How to obtain the best dental radiographs - Veterinary Medicine
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How to obtain the best dental radiographs
Improve your dental radiography technique with this guide for taking both standard and digital radiographs.


Step 5: Exposing the radiograph

It is strongly recommended that everyone leave the room before exposing the radiograph to reduce X-ray exposure. If this is not possible, stand at least 6 ft away and to the side of the tube head—not in front of or behind it—at a 90-to 130-degree angle to the primary beam. Some practices use outdated human dental X-ray units. These units are not recommended because of the increased radiation exposure (scatter) and, in some cases, the inability to achieve a short enough exposure time for direct digital systems. Regardless of the type of unit used, regular inspections and radiographic monitoring should be performed.

Most dental radiography units have a hand-held switch. When exposing radiographs, if you release finger pressure on the switch during the exposure, the production of X-rays will stop. On a manually adjusted dental radiography unit, this will result in an underexposed or light radiograph, while on a computer-controlled dental radiography unit, an error message will illuminate, and you must restart the process. Make sure to press the button until the machine stops beeping. When using a digital system, this will be a short time.


The various types of teeth in dogs and cats are best imaged by using differing patient positions and projection angles.3,8,9 The techniques listed below are for mesaticephalic dogs and cats. Dolichocephalic and especially brachycephalic breeds may require a slight to marked difference in angles.

Mandibular premolars and molars

Views of the mandibular premolars and molars typically use the parallel technique, which is the most basic veterinary dental radiographic technique.6 An exception to this may be the first and second premolars in dogs and the third premolars in cats because in certain breeds the interference of the mandibular symphysis makes exposing the apices of these teeth impossible with the parallel technique.8 The alternate technique for these teeth is discussed in the "Mesial mandibular premolar teeth" section.

For the parallel technique, place the patient in lateral recumbency with the arcade to be imaged up. Place the film parallel to the teeth on the lingual surface of the teeth or mandible, and position the tube head perpendicular to both the teeth and the film (Figures 3 & 5).

Mandibular incisors and canines

All six mandibular incisors and both mandibular canines can be exposed on the same film in cats and small-to medium-breed dogs.8,9 In some cases, the exposure time may need to be decreased for the incisors, although the angle is the same. Large-breed dogs (and also medium breeds if using digital sensors) will generally require one film for the canines and one for the incisors.9 The angle technique required for these views is a slight modification of the parallel technique.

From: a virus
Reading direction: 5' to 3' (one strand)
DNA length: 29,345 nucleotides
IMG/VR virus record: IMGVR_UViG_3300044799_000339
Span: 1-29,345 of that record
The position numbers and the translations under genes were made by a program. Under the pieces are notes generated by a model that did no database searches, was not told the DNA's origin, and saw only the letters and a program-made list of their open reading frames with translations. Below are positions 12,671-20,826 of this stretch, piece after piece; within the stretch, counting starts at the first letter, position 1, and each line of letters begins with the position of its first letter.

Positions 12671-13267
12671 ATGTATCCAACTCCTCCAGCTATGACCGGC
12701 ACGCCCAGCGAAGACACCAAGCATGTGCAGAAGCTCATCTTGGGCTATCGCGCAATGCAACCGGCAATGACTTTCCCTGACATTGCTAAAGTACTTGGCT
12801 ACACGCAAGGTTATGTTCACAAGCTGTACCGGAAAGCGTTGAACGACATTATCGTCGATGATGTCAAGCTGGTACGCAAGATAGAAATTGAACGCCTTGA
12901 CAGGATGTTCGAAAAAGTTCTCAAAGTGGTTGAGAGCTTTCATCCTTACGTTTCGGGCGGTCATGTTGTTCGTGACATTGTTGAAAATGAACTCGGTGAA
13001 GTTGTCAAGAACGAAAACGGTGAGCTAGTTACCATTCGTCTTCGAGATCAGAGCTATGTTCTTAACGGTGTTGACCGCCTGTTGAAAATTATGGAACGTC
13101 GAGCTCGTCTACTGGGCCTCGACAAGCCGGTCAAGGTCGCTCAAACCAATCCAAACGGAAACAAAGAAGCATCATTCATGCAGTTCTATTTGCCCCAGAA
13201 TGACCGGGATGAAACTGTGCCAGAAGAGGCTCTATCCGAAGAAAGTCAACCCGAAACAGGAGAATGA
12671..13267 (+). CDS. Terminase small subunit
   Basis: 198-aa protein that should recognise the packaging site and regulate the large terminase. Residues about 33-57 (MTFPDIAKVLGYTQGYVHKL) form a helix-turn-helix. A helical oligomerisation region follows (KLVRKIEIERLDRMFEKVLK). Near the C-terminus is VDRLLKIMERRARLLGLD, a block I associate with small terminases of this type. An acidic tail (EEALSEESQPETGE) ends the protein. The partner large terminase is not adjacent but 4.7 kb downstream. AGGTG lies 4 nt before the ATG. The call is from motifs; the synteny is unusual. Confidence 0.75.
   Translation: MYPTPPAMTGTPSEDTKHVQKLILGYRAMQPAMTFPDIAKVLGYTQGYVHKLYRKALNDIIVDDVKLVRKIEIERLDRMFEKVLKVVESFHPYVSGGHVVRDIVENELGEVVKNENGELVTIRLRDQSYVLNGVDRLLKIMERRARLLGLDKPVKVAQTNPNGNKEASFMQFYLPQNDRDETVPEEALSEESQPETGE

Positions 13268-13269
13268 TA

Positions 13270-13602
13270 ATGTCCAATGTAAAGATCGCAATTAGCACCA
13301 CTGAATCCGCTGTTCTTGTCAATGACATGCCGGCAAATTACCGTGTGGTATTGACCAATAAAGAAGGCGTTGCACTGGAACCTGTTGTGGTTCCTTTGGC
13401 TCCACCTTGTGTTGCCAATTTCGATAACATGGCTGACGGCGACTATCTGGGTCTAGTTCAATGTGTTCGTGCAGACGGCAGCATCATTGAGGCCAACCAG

An important point to consider when imaging the canines and incisors is that the roots curve backward to nearly a 45-degree angle in many cases. Consequently, the roots and crowns have markedly different angles. Since the roots are typically the area of interest, use the angle of the root (not the crown) for your bisecting angle calculation.8,9 Because of the anatomical angle of incisor and canine roots, the technique required for imaging these teeth is similar to the parallel technique.

Also keep in mind that the length of canine teeth is often underestimated. The tip (apex) of the canine roots ends over the mesial root of the second premolar. It is easy for a novice to miss the apices of the root. To ensure imaging the entire canine tooth, place the distal edge of the film behind the second premolar.8,9

To capture the mandibular incisors and canines, place the patient in dorsal recumbency with the neck fully extended. Place the film as parallel to the plane of the mandible as possible, so that the film covers the entire intended area. Center the tube head on the patient's head, perpendicular to the film. Then rotate the tube head in the same vertical plane to an angle about 75 degrees to the film. This should be an accurate bisecting angle for the roots (Figures 6A-6C).

In large-breed dogs, the small size of the dental film may require the incisors to be exposed separately from the canines. In this case, the first view is taken with the front edge of the film sticking out just in front of the incisors. This film will image the incisors. To image the entire canine root, place the film so that the back edge is beyond the level of the second premolar. In larger breeds, this view does not typically image the coronal area of the incisors. Note that there may be a difference in exposure for these two views.


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